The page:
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Since the market bottom in March of 2009 following the Financial Crisis, the S&P 500 has enjoyed a rise of nearly 300%, a move on par with some of the largest in history.  From a fundamental perspective, there has been plenty to get excited about over the intervening years with respect to economic growth, job creation, corporate profitability, and market liquidity.

These factors have clearly been major drivers in the growth of the U.S. stock market over the past several years. However, since the election of Donald Trump as President in November of 2016, it seems that the value of the S&P 500 has come unmoored from its fundamental footings.

In the past 13 months, the primary U.S. stock index has increased in value by more than 25%, while GDP growth has trudged along at a 2-3% annual rate during that time. While tax reform, trade negotiations, and other policy moves have been credited for the market move, we believe that there may be other contributing factors, namely herd behavior.

Herd behavior is the tendency for individuals to mimic the actions of a larger group, even if, individually, most people would make a different decision. Herd behavior is generally regarded as one of the primary causes of society’s most spectacular – and often spectacularly damaging – bubbles.

A number of historical examples exist, including the infamous Dutch tulip mania of the 1630s, when the price of a single tulip bulb reached the equivalent of 10 times the annual income of a skilled craftsman! More recent examples are also easy to find, such as the 34,590% gain enjoyed by the cryptocurrency Ripple in 2017.

It would be difficult to argue that these are examples of rational behavior. So why do humans repeatedly behave in such a way? Research has suggested two possible explanations, both with strong analogues in the animal kingdom.

One reason that animals join herds is to benefit from information that other members of the herd may have, such as knowledge of food and water resources. Humans behave similarly. We assume that a group of investors who have started to pursue a certain strategy must know something that we do not, and we therefore join the group in order to benefit from that knowledge.

The theory is that there simply is no way that so many people can be wrong – or so the thinking goes. But because humans often value resources according to what they think others will pay for those same resources in the future, the lifespan for any popular strategy is inherently limited.

Another reason that animals join herds is to protect themselves from predators. By being a part of a herd, an animal increases the odds of a predator choosing another member of the herd as its prey.  By essentially hiding in the herd, an animal can decrease its risk.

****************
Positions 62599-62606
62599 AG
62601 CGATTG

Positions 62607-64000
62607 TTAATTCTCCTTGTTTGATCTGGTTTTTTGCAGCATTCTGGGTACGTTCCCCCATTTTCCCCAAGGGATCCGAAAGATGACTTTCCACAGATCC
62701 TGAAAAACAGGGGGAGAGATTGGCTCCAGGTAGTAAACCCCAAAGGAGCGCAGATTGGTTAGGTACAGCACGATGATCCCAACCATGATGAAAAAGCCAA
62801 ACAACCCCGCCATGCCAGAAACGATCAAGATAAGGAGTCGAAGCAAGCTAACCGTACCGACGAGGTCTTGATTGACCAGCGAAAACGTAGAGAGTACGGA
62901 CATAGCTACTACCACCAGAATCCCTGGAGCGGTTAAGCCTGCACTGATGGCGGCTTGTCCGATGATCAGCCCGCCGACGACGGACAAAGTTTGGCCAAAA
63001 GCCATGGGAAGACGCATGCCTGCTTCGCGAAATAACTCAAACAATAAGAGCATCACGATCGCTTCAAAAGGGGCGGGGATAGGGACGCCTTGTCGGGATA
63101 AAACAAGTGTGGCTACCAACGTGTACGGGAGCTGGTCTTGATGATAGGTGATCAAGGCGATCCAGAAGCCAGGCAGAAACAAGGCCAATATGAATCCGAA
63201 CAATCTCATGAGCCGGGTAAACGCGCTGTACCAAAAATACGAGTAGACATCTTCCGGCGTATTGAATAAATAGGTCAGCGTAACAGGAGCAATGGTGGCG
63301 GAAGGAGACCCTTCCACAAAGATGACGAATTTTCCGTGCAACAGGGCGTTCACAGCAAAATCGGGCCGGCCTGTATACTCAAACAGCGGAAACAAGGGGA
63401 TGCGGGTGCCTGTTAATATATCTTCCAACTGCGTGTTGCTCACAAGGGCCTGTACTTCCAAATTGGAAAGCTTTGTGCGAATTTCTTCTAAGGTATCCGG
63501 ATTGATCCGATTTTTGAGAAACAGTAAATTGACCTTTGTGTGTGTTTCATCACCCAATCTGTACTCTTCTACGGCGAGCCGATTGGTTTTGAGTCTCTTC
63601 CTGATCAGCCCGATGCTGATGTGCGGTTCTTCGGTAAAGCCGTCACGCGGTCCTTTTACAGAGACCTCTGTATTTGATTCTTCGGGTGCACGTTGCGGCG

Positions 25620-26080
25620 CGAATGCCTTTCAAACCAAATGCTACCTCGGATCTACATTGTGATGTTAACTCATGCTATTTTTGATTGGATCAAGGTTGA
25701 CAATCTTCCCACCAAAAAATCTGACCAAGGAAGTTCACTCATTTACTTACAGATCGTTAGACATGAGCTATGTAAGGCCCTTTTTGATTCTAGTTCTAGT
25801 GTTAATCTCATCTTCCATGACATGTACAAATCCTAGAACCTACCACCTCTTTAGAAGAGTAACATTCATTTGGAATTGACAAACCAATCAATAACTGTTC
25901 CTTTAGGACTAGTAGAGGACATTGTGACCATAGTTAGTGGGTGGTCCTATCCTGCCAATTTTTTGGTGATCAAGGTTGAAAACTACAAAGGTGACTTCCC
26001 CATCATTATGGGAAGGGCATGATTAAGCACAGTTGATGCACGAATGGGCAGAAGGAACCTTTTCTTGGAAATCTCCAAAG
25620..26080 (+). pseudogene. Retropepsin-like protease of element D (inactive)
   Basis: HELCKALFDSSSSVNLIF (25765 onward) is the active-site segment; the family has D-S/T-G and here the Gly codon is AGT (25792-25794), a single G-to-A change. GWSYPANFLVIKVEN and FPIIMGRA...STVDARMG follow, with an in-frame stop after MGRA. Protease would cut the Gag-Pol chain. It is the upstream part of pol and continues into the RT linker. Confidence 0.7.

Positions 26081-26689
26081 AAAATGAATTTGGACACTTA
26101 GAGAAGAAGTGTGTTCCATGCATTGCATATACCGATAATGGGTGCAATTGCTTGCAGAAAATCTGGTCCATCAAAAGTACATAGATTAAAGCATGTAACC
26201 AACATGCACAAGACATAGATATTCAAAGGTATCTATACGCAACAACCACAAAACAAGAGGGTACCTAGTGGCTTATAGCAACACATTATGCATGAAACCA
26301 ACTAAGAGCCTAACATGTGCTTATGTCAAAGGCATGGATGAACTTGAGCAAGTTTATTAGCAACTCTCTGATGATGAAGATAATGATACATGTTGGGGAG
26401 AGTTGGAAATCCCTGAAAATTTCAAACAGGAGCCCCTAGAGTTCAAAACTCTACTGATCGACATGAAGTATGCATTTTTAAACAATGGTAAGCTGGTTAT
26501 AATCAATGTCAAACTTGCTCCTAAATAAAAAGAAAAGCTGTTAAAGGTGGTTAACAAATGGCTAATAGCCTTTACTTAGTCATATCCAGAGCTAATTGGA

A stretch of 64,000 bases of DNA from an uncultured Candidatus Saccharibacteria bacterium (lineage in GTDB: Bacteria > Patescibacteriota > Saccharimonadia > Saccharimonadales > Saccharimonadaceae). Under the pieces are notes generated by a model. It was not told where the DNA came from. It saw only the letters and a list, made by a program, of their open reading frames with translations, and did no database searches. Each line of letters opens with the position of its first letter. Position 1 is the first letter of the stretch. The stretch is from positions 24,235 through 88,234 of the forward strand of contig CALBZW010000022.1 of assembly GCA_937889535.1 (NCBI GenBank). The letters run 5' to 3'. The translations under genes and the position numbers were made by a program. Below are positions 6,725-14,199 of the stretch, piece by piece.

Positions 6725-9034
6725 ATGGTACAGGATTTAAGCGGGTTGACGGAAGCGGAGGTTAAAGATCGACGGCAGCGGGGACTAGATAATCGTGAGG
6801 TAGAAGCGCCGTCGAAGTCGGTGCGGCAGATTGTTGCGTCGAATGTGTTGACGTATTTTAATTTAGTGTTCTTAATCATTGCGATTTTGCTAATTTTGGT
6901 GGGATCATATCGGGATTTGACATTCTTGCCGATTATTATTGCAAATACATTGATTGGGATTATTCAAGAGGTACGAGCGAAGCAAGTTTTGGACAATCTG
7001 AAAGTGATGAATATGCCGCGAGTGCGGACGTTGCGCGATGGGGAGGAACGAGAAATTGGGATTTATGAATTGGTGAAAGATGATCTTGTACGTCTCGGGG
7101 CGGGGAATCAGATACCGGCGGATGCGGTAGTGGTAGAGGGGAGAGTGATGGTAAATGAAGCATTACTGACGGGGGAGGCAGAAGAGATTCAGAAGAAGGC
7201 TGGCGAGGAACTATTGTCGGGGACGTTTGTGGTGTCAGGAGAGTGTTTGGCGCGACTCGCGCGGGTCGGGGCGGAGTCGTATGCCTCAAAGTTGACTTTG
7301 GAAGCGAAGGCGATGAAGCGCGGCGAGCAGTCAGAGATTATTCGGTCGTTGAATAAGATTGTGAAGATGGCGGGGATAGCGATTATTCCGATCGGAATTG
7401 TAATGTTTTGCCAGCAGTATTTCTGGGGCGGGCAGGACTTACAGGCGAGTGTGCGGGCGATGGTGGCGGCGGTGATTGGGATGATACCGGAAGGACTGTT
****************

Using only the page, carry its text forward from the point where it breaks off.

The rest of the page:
Investors do effectively the same thing. They hide in the herd in order to avoid the risk of being alone. Professional investors who pursue contrarian strategies that go against conventional thinking (i.e., the herd) face reputational risk if they are wrong, while being wrong with the rest of the herd can be easily excused.

However, most great investors became so by thinking independently and pursuing strategies that actually benefited from the fact that herds are often wrong – just think of the billions that John Paulson made shorting subprime debt during the Financial Crisis. True investment opportunity often lies in eschewing the herd and taking a contrarian stance that is based on thorough and competent analysis.

It is with that in mind that we strongly encourage investors to ask themselves why a seemingly attractive investment or investment strategy actually makes sense. If the best answer is that it’s popular and everyone else is doing it, then maybe it isn’t such an attractive idea after all. Successful investors think objectively, apply skepticism, and look for opportunities to actually benefit from the fact that herds are often wrong.

The views and opinions expressed are those of the participants.  There is no guarantee that any opinions will be realized.  Information should not be construed as investment advice nor be considered a recommendation to buy, sell or hold any particular security. 

Investing involves risk, including loss of principal.  Investments in international markets present special risks including currency fluctuation, the potential for diplomatic and political instability, regulatory and liquidity risks, foreign taxation and differences in auditing and other financial standards.  Investments in commodities may be affected by overall market movements, changes in interest rates, and other factors such as weather, disease, embargoes and international economic and political developments. Commodities are assets that have tangible properties, such as oil, metals, and agricultural products.  Value investing involves the risk that an investment made in undervalued securities may not appreciate in value as anticipated or remain undervalued for long periods of time.

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